Sunday, August 24, 2014

BMCR reviews

Johannes de Vries, Martin Karrer (ed.), Textual History and the Reception of Scripture in Early Christianity / Textgeschichte und Schriftrezeption im frühen Christentum. Society of Biblical Literature. Septuagint and cognate studies, 60​. Atlanta: Society of Biblical Literature, 2013. Pp. xi, 434. ISBN 9781589839045. €54.95 (pb).

Reviewed by Geert Lernout, University of Antwerp (


This book represents the preliminary findings of an ambitious research project on the Septuagint, the Greek translation of the Jewish Tanakh. As Johannes de Vries and Martin Karrer explain in their introduction, the Wuppertal Research Project (in cooperation with the universities of Koblenz and Saarbücken) began as the translation and annotation of the Septuagint, but soon textual, theological and historical issues came into focus as well. In the stage of the project which this book reports on, scholars look closely at the 449 relatively certain quotations of 357 different verses from the Septuagint (or LXX) in 389 verses of the New Testament.

Although the international project only began operation at the end of the previous century, 2006 it started to publish reports in the form of conference proceedings: the present bi-lingual volume is the fourth in that series. On the basis of the detailed study of the quotations from the Septuagint in early Christianity (New Testament writers and a selection of Christian authors from the second century), important conclusions emerge that will be of interest to everybody concerned with the textual history of a book that, in the case of the New Testament, has survived in almost ten times more manuscripts than any other classical text.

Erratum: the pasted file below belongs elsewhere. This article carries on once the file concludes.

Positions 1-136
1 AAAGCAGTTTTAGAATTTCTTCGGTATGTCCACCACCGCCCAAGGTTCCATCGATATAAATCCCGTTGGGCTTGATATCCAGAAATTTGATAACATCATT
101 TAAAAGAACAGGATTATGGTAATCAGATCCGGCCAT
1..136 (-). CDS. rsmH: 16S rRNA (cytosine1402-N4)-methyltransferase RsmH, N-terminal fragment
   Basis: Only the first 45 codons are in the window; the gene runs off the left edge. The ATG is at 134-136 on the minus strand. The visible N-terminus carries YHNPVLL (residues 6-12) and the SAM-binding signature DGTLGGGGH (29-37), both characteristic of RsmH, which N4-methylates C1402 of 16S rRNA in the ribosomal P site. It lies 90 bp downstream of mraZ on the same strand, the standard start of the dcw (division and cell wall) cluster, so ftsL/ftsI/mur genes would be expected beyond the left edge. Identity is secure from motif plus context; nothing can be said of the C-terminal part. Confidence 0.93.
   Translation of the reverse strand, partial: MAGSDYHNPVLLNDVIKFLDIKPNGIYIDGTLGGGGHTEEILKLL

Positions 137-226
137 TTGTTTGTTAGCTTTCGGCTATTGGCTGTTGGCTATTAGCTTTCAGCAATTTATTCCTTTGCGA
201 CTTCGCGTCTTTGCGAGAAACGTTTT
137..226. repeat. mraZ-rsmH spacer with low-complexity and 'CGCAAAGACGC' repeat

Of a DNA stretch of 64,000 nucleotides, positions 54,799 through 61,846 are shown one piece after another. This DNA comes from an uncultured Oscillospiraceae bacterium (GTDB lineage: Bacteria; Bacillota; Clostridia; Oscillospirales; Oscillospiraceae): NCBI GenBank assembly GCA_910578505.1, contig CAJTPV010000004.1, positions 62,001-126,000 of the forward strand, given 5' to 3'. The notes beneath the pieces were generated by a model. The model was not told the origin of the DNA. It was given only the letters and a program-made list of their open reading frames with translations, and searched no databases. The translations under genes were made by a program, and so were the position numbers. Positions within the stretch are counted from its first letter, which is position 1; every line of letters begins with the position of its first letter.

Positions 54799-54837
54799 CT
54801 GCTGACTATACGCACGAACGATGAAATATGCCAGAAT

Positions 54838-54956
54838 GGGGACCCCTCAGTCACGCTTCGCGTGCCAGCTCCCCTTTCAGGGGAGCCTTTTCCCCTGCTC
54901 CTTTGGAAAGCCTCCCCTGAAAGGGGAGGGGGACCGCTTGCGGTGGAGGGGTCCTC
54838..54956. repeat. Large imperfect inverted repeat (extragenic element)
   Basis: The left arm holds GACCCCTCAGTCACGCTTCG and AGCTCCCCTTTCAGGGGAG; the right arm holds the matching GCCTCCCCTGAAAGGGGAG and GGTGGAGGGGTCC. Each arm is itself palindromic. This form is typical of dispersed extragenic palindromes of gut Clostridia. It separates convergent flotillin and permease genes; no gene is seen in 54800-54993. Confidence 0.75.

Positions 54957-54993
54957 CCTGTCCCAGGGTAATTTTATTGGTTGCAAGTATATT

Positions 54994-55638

On the basis of the detailed work of the members of this research group, the editors are now able to claim (fully aware of the pitfalls), that “the New Testament turns out to be the best source for analyzing the text of Israel’s scriptures.” ...
That's quite a big claim.
Jason König, Katerina Oikonomopoulou, Greg Woolf (ed.), Ancient Libraries. Cambridge: Cambridge University Press, 2013. Pp. xx, 479. ISBN 9781107012561. $120.00.

Reviewed by David J. Wasserstein, Vanderbilt University (


It is easy to forget that the Library of Alexandria was not the only library in the ancient world. Its reputation, carefully cultivated by the ancients and burnished through generations of scholarship, has obscured the existence of other collections, some larger and more or less official, like that of Alexandria itself, some smaller and more personal, like that in the Villa of the Papyri at Herculaneum. It is therefore good to have this new collection, the product of a conference held as long ago as 2008. Its 22 contributions cover a huge range. Although Rome with her empire takes the lion’s share of the attention, ancient Assyria and Egypt (and Alexandria), Athens and Pergamum and Herculaneum, are all represented too.

What were the role and function of libraries in the ancient world, both the classical world and its neighbors? How did they operate, arrange their holdings and know and make known to others what they held? Who enjoyed access to them, and for what purposes? Who funded them and why?

Nothing on the Dead Sea Scrolls? More on the Library of Alexandria is here and links. More on the Library of Herculaneum is here and links. Random other ancient libraries are mentioned here, here, here, here, here, and links. The conference that produced this book was held here at the University of St Andrews in 2008.